On the whole, however, apart from some fairly mild fasting, there are no techniques which hurt anyone – other people or the aspiring Sufi.  Sheikh el-Mushaikh addressing a number of candidates for admission to the Azamia Order summed this up quite well when he said:

The unification which the Sufi attains is termed ‘fana’ or annihilation.  Self mortification is not permitted and the proper physical upkeep of the body is essential.

What other points are worth noting? 

  • There is no use and should be no use of drugs of any sort in the Sufi path.  A number of western commentators have taken literally references to ‘grapes’ and ‘vines’, ‘bread’ , ‘mushrooming’ and so on as being somehow indicators of the use of alcohol and possibly hallucinogenic mushrooms.  WRONG.  All of the words used in books like the Parliament of the Birds have symbolic meaning – all of them.  To get a clue read the section on Dionysos.  I repeat, there is no use of drugs or intoxicants in the Sufi path 
  • Love plays a very very strong part in the approach – and this love can be expressed using sexual love.  A Sufi can be married, or single; can be homosexual or heterosexual or if he/she wishes celibate.  All you need is love.  There is more detail on this aspect in the techniques section - see actions
  • There are some techniques that appear to have been borrowed from the yogins [a person who is a master of yoga] and which have their equivalent in yoga, there are also a lot of references to Chinese techniques – marrow brain washing is one – see Qigong.  A lot of sharing of workable techniques has taken place across many cultures 
  • There are techniques that appear to go back to the dawn of time and were probably Neolithic in origin, these techniques are shared with the Greeks, the Hindus, the Chinese, the Japanese, the shamanic cultures, the native American Indians and the Polynesians, amongst many others

It is worth pointing out that the Sufis have little patience with those who confuse emotional release or imagination with true spiritual experience, so I’m afraid that a whole raft of techniques espoused in the USA these days [and which I have not included on the website] would not pass muster……….

The Sufis – Idries Shah
In dervish meetings, there are examples of ecstatic convulsions and other signs of false experience or states. Once, Ghazali recalls, the great Sheikh Junayd reprimanded a youth who fell into frenzy at a Sufi meeting.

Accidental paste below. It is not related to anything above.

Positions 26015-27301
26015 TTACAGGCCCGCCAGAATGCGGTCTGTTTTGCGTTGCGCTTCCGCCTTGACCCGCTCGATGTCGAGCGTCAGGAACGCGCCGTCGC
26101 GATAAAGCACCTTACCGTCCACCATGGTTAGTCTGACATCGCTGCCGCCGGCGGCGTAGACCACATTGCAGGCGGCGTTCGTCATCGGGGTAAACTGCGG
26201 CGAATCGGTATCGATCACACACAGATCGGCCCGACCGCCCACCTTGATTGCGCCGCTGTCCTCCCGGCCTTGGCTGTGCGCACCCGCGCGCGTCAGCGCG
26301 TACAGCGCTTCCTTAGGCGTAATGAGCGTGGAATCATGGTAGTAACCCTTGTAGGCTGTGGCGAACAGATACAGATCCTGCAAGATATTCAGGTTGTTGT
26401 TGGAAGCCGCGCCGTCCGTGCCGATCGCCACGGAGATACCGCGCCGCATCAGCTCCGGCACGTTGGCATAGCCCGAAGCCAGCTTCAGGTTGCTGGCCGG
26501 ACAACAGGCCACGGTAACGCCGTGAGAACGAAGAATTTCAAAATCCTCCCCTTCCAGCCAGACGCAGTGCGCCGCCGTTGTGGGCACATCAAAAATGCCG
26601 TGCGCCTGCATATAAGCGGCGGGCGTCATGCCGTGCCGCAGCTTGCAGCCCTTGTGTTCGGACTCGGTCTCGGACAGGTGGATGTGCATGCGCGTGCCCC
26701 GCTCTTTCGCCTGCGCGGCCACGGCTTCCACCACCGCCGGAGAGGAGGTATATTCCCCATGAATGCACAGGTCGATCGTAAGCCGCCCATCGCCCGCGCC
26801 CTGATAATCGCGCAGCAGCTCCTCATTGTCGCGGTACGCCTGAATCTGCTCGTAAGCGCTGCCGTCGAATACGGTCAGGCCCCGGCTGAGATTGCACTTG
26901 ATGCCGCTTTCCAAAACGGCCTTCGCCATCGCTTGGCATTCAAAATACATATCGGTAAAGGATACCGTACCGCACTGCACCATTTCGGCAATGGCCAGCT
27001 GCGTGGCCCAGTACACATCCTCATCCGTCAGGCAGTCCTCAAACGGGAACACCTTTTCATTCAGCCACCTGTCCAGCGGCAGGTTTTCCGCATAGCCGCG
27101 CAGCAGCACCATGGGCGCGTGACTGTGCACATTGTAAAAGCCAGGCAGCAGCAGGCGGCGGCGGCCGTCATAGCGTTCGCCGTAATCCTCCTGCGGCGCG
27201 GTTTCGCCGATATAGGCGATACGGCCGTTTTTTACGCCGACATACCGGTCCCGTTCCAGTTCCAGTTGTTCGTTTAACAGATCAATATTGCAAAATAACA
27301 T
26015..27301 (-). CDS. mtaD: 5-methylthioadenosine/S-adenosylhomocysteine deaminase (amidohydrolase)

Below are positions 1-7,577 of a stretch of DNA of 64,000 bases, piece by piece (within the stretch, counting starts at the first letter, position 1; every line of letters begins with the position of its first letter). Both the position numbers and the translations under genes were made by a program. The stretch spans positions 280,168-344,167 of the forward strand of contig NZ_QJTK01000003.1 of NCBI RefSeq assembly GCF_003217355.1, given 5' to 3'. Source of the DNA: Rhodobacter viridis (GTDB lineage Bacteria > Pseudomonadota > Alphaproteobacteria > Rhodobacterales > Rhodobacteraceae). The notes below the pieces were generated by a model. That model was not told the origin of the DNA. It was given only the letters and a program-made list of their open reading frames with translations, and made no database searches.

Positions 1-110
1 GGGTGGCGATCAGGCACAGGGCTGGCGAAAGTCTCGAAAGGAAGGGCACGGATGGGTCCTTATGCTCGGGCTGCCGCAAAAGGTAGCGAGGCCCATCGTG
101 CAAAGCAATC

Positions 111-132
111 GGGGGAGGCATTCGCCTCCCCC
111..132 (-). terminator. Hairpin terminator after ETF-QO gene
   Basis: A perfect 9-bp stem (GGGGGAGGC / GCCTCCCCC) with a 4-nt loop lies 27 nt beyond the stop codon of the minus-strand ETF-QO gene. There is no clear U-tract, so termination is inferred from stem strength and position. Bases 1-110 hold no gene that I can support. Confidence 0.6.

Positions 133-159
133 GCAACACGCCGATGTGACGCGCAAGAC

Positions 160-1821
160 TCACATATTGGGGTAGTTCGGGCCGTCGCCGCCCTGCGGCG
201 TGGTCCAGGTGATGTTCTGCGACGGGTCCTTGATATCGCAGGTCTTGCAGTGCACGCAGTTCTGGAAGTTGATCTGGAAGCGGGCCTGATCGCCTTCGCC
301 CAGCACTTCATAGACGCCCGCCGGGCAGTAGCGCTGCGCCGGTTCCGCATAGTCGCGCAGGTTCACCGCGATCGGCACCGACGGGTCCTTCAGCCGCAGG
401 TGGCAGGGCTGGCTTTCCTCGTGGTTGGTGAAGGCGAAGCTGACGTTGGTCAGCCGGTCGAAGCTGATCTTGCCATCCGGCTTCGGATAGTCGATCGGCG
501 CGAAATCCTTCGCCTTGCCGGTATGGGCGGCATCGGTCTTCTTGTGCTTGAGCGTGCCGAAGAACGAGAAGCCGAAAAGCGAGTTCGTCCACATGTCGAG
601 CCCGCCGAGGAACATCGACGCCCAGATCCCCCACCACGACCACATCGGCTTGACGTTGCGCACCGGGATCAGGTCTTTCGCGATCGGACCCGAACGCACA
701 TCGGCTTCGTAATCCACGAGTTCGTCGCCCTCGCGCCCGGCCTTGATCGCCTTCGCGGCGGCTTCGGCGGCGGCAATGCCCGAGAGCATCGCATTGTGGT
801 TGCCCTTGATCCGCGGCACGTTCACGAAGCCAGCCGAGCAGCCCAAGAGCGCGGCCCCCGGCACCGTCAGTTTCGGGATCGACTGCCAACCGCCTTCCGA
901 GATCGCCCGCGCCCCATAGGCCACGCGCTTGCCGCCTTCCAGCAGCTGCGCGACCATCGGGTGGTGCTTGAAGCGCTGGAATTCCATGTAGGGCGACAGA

"Never do that again, or leave my company," Junayd told him.
Sufi belief is that outward evidences like this of supposedly inner changes are counterfeit or merely emotional. True experience carries no physical concomitant of this kind - whether it be "speaking in tongues" or rolling on the floor.
The illustrious Mahmud Shabistari, in his Secret Garden, comments: "If thou know not these states, pass on, nor join the infidel in ignorant counterfeit  . . . But all learn not the secrets of the Way."
These demonstrations are, in a way, associated with the emotional use of words which is the shortcoming and ultimately the downfall of the formal religions. Making phrases connected with God, faith, or any religion is an external, at best an emotional, matter. This is one reason why Sufis will not discuss Sufism in the same context as religion.
Different planes are involved.

There is a group – quite large, that adheres very strongly to Islam and a more pious ascetic and ‘traditional’ form of mysticism.  It is somewhat unclear whether their techniques based on contemplation, meditation, chanting, and fasting  is particularly successful, as the number of observations for this group appear to be virtually non existent. This group are the remnants of the ‘original’ Sufis, uninfluenced by their contact with eastern and Greek thought

Selected Poems from the Divani Shamsi Tabriz – R A Nicholson
The early Sufis – they were not yet distinguished by this name – showed, perhaps under Jewish and Christian influence, a strong tendency to asceticism. Self-control, self sacrifice, patience, boundless trust in God, all the virtues of a Bernard and a Thomas a Kempis, animate their zealous and devout, if somewhat narrow and practical, aspiration.  They were not in opposition to Islam, but formed an extreme wing of the orthodox party.

The other group headed by the well known of the Sufi community, such as Rumi, Hafiz, Ruzbehan Baqli, Suhrawadi, and Ibn ‘Arabi, follows the path of Love and this Love is true Love not Lust or passion – though passion may be a by-product.  This group have been hugely successful at achieving spiritual experiences as well as unification with the Beloved.